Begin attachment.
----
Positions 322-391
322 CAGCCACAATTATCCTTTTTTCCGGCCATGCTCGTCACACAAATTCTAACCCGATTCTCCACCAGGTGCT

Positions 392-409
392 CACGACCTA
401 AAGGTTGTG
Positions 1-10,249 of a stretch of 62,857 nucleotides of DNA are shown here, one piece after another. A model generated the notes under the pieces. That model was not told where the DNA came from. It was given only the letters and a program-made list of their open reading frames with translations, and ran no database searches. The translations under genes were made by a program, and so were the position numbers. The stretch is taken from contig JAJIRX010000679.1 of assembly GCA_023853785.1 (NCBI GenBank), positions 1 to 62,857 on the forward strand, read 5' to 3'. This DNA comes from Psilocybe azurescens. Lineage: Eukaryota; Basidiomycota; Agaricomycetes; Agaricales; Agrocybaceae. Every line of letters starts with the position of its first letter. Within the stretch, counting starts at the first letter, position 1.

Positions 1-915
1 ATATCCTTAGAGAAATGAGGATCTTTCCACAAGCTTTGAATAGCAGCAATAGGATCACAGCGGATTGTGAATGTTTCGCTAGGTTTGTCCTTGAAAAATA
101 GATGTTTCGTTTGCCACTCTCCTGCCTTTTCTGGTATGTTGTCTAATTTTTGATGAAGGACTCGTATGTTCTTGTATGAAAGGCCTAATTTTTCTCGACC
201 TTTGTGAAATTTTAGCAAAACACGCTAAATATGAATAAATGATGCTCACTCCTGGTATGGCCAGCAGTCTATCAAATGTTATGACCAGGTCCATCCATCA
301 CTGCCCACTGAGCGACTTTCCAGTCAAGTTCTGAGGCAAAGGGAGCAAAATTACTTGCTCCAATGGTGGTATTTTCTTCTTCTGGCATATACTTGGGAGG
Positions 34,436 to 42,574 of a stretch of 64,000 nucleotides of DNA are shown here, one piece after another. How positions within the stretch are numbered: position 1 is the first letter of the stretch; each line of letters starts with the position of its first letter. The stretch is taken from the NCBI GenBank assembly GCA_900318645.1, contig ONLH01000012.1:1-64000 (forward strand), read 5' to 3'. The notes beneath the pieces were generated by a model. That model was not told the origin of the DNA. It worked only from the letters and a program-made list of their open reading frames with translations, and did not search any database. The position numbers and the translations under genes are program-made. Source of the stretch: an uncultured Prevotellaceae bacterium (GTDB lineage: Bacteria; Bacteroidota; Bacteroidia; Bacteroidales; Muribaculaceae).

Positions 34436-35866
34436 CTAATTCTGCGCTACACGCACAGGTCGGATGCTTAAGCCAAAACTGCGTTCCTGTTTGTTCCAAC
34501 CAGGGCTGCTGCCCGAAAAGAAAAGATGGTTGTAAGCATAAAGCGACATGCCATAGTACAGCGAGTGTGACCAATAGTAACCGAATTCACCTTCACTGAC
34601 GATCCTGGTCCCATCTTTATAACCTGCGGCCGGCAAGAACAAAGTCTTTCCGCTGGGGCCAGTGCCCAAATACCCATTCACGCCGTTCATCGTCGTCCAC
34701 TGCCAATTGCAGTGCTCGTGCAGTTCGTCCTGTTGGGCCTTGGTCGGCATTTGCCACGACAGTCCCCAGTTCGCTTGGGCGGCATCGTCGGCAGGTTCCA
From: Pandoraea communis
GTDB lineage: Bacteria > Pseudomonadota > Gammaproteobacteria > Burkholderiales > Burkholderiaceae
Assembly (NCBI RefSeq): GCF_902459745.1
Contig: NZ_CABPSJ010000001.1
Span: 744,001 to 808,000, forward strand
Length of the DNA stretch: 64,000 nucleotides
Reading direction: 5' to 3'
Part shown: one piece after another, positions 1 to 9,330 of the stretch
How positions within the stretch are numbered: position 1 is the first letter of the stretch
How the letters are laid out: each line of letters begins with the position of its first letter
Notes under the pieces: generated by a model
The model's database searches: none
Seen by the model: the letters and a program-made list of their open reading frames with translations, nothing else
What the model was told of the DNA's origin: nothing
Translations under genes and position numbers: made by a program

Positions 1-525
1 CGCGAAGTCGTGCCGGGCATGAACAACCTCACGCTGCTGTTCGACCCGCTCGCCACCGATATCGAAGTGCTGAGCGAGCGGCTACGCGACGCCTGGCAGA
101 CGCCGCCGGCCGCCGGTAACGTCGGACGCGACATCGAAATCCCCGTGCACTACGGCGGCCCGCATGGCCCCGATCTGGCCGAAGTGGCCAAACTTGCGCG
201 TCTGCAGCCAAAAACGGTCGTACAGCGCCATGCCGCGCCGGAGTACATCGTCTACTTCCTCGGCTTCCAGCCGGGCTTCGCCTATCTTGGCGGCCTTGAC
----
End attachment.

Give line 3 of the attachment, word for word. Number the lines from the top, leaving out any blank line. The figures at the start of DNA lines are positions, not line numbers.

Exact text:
Positions 392-409